Every October, Breast Cancer Awareness month serves as a stark reminder of the tremendous impact breast cancer has on women across the globe. In the United States alone, about 255,000 women are diagnosed with breast cancer each year and 42,000 women die from the disease.
It’s a somber reality for any of us, but for breast cancer survivor Kathy Micoley, it highlights the critical importance of preventive screenings and mammograms — measures she believes saved her life.
An Unlikely Diagnosis
“You have cancer.”
Those are three words then-60-year-old Kathy Micoley never expected to hear when she went in for her mammogram in August 2019. She was healthy, had no family history of the disease, and had experienced no symptoms. She even admits that scheduling her annual mammogram was something she did primarily to appease her doctor.
As it turns out, that appointment would result in the early detection of HER2+ breast cancer and set the course for Kathy’s treatment.
“A few days after my mammogram, I received a phone call,” she says. “They told me not to worry, but that they needed me to come back in so they could take a few pictures. When I returned for my visit, they found a mass and were able to do a biopsy right way. It was cancer.”
Following the biopsy, Kathy underwent a lumpectomy, which revealed she had cancer in her lymph nodes. The discovery meant she would need a combination of radiation and chemotherapy to treat her disease.
“Those were difficult days,” she says. “The uncertainty I felt from diagnosis to developing my treatment plan was the worst part of the entire journey. Chemotherapy isn’t easy; don’t get me wrong. But knowing you have a plan and are taking active steps toward recovery brings feelings of empowerment and hope.”
Individualized, Expert Care
As the RN Clinical Manager in the Surgery department at ThedaCare Medical Center-Shawano, Kathy knew she was in good hands for the duration of her treatment.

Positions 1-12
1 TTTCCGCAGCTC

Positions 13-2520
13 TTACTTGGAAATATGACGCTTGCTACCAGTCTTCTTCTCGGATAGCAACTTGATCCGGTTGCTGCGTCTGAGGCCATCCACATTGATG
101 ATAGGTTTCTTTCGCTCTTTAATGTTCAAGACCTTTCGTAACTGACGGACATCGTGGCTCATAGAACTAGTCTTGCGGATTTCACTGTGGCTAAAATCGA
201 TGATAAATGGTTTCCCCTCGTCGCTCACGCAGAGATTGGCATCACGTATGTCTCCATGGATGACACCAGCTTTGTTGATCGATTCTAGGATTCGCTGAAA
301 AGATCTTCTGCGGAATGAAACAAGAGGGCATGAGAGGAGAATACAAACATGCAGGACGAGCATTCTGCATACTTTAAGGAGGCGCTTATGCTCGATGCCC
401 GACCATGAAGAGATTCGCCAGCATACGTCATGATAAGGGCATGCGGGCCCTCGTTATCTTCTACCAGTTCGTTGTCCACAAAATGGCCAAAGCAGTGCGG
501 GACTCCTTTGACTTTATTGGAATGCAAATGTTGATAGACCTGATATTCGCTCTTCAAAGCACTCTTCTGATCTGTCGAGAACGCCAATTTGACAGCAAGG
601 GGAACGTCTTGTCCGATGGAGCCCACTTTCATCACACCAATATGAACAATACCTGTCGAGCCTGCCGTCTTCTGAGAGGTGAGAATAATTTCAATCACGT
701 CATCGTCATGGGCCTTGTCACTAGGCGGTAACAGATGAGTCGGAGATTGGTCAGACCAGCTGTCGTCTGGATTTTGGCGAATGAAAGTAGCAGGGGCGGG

“I felt so confident that things were going to go smoothly,” she says. “I never worried about anything going wrong while I was receiving care at ThedaCare. I know personally how hard we work to continue improving our processes and standard of patient care.”
Having convenient access to quality care was equally valuable.
“I was fortunate enough to receive a lot of my care in Shawano, so I didn’t have a long drive,” Kathy says. “If I would have had to travel feeling sick or nauseated, that would have made it a lot worse. But my resources were all here.”
When she did have to travel for radiation treatments, she was greeted with a warm welcome at ThedaCare Regional Cancer Center.
“The cancer center is such a beautiful place,” Kathy says. “You go there not feeling well, and they are so efficient. It’s an atmosphere where everyone is in the same boat, and there is so much understanding. I always felt like people were interested in me and taking care of me the best way possible.”
During her treatment, Kathy also had access to a Cancer Navigator, who was on standby to answer questions, provide education, introduce support services, and link her with helpful community resources and agencies.
“If you need someone to translate some of the medical jargon or help you tap into resources, they are there for you,” Kathy says. “It was comforting to know I had that safety net.”
Reaching the Other Side
Kathy received her final radiation treatment in March 2020. She still takes an oral cancer medication and meets with an oncologist every three months, but can triumphantly say she is in remission.
Kathy had the opportunity to serve as the honorary survivor for the annual Making Strides Against Breast Cancer Walk for the American Cancer Society.
“What all of us cancer survivors have in common is that since we have won our battle, we can help other cancer patients fight theirs,” she says. “There is nothing like a fellow cancer patient to help remind you that this will end. It won’t always be this way. It will get better. It’s so easy to become discouraged while you’re going through all of it, but we can remind them that there is another side to cancer.”
Inspiring Others Along the Way
More than anything, Kathy wants women to take breast cancer screening seriously and schedule their annual mammogram.
“Get your mammograms as scheduled, religiously,” she says. “I am so fortunate. I caught a break because thanks to early detection, the cancer hadn’t spread to any of my other organs, and my prayers were answered at that PET scan. But who knows how advanced it might have been if I’d waited?
“In another year, I’m certain it would have spread. If you’re in need of a mammogram, go as soon as you can get in, and never cancel an appointment. I was so certain I would never get breast cancer. There was no reason to think that I would. But I did,” Kathy says.
Kathy says her story is helping inspire others to take a proactive approach to care.
“The most gratifying part of this journey is that after my diagnosis, people would come up to me and say, ‘Because of you, I had a mammogram,’” she says. “That was the best outcome I could have hoped for from this whole scenario.”
Don’t delay preventive care. A routine mammogram could save your life.